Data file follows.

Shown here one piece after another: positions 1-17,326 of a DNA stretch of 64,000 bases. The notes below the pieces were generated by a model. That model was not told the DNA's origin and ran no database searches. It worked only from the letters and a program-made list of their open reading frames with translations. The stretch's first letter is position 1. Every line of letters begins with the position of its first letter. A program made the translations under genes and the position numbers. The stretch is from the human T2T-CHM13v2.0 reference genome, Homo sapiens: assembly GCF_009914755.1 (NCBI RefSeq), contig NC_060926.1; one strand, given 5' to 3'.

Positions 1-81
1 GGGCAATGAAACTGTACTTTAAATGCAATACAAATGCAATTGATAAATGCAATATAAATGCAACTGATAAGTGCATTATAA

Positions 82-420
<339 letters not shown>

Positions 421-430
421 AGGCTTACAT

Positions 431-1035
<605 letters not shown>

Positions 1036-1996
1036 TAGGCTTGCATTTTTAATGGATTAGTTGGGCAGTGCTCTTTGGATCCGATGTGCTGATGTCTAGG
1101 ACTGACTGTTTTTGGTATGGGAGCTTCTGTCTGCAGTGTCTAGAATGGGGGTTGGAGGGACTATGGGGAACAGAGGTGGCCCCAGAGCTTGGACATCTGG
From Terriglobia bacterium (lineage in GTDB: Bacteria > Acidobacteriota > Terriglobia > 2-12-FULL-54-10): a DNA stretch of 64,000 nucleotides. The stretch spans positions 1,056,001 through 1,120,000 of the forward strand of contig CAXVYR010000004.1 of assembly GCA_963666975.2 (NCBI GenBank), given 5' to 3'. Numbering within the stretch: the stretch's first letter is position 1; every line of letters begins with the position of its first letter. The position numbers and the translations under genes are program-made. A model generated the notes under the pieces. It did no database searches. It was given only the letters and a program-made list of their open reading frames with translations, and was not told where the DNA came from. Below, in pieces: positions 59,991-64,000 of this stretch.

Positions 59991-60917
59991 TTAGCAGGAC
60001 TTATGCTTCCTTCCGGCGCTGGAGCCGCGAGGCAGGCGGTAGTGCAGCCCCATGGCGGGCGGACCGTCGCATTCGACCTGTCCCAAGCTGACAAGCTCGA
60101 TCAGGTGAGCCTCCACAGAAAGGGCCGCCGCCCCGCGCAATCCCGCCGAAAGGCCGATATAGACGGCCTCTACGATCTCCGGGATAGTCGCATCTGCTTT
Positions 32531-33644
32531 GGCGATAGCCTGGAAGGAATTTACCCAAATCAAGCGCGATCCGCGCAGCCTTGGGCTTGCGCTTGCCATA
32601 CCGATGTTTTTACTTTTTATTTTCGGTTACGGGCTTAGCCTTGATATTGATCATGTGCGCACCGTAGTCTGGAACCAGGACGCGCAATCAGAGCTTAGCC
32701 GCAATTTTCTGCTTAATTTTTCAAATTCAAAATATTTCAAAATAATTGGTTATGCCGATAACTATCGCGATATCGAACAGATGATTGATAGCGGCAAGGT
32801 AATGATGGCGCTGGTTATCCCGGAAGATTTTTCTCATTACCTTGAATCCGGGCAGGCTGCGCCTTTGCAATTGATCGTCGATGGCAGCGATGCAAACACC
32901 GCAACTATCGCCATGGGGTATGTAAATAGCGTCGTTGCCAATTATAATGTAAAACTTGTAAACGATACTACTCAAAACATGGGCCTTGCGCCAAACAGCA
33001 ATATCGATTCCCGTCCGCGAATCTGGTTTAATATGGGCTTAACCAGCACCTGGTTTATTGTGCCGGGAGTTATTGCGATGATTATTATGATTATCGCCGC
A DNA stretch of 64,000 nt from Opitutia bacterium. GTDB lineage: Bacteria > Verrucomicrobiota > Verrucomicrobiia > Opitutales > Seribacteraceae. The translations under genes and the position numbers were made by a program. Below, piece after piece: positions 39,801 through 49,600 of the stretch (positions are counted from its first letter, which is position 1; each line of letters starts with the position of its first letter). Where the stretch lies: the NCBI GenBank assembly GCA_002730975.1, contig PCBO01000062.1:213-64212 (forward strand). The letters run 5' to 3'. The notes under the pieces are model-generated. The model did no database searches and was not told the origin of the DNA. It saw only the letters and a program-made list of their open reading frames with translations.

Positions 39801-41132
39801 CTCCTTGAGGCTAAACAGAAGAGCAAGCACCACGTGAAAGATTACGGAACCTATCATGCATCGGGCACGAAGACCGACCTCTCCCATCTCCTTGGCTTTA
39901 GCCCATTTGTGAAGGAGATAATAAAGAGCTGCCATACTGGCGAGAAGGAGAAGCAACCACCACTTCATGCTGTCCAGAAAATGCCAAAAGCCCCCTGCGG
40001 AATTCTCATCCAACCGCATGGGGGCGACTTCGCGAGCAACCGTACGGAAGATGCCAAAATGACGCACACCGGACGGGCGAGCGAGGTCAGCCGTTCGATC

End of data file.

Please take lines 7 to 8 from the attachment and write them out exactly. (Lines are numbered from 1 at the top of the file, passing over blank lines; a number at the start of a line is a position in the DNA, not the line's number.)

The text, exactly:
421 AGGCTTACAT

Positions 431-1035